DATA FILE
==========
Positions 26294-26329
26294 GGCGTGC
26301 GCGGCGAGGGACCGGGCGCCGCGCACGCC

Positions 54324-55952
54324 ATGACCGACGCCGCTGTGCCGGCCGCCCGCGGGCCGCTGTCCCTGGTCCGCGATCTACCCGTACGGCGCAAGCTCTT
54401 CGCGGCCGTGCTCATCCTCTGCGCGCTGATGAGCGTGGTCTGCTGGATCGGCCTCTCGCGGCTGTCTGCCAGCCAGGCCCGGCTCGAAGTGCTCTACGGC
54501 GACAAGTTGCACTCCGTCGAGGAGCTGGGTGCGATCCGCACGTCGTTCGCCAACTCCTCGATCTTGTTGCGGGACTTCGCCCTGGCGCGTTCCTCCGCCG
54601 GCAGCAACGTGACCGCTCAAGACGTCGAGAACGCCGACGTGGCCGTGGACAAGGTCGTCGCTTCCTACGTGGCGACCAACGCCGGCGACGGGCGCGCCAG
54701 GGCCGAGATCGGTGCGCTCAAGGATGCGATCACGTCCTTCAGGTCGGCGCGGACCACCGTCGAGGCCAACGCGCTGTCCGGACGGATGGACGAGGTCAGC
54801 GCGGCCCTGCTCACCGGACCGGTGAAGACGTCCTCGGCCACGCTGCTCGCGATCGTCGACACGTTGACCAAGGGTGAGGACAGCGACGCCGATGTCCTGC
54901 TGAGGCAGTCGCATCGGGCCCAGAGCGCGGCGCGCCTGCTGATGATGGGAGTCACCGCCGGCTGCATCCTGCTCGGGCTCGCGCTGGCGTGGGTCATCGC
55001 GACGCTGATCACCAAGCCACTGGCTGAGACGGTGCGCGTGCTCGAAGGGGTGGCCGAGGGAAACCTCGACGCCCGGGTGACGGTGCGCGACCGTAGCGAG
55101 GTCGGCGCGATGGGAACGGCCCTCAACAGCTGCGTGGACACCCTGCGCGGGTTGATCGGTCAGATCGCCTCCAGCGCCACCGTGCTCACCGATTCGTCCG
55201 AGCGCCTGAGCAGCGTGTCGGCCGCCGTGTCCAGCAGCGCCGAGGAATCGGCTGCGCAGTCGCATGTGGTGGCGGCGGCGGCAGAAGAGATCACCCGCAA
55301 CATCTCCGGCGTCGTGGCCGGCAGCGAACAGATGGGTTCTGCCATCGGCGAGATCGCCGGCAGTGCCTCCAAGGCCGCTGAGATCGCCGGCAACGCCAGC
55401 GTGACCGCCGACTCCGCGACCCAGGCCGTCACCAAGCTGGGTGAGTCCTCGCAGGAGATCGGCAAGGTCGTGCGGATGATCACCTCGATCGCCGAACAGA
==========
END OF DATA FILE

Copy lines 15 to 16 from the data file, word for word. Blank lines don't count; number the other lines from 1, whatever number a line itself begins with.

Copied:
55301 CATCTCCGGCGTCGTGGCCGGCAGCGAACAGATGGGTTCTGCCATCGGCGAGATCGCCGGCAGTGCCTCCAAGGCCGCTGAGATCGCCGGCAACGCCAGC
55401 GTGACCGCCGACTCCGCGACCCAGGCCGTCACCAAGCTGGGTGAGTCCTCGCAGGAGATCGGCAAGGTCGTGCGGATGATCACCTCGATCGCCGAACAGA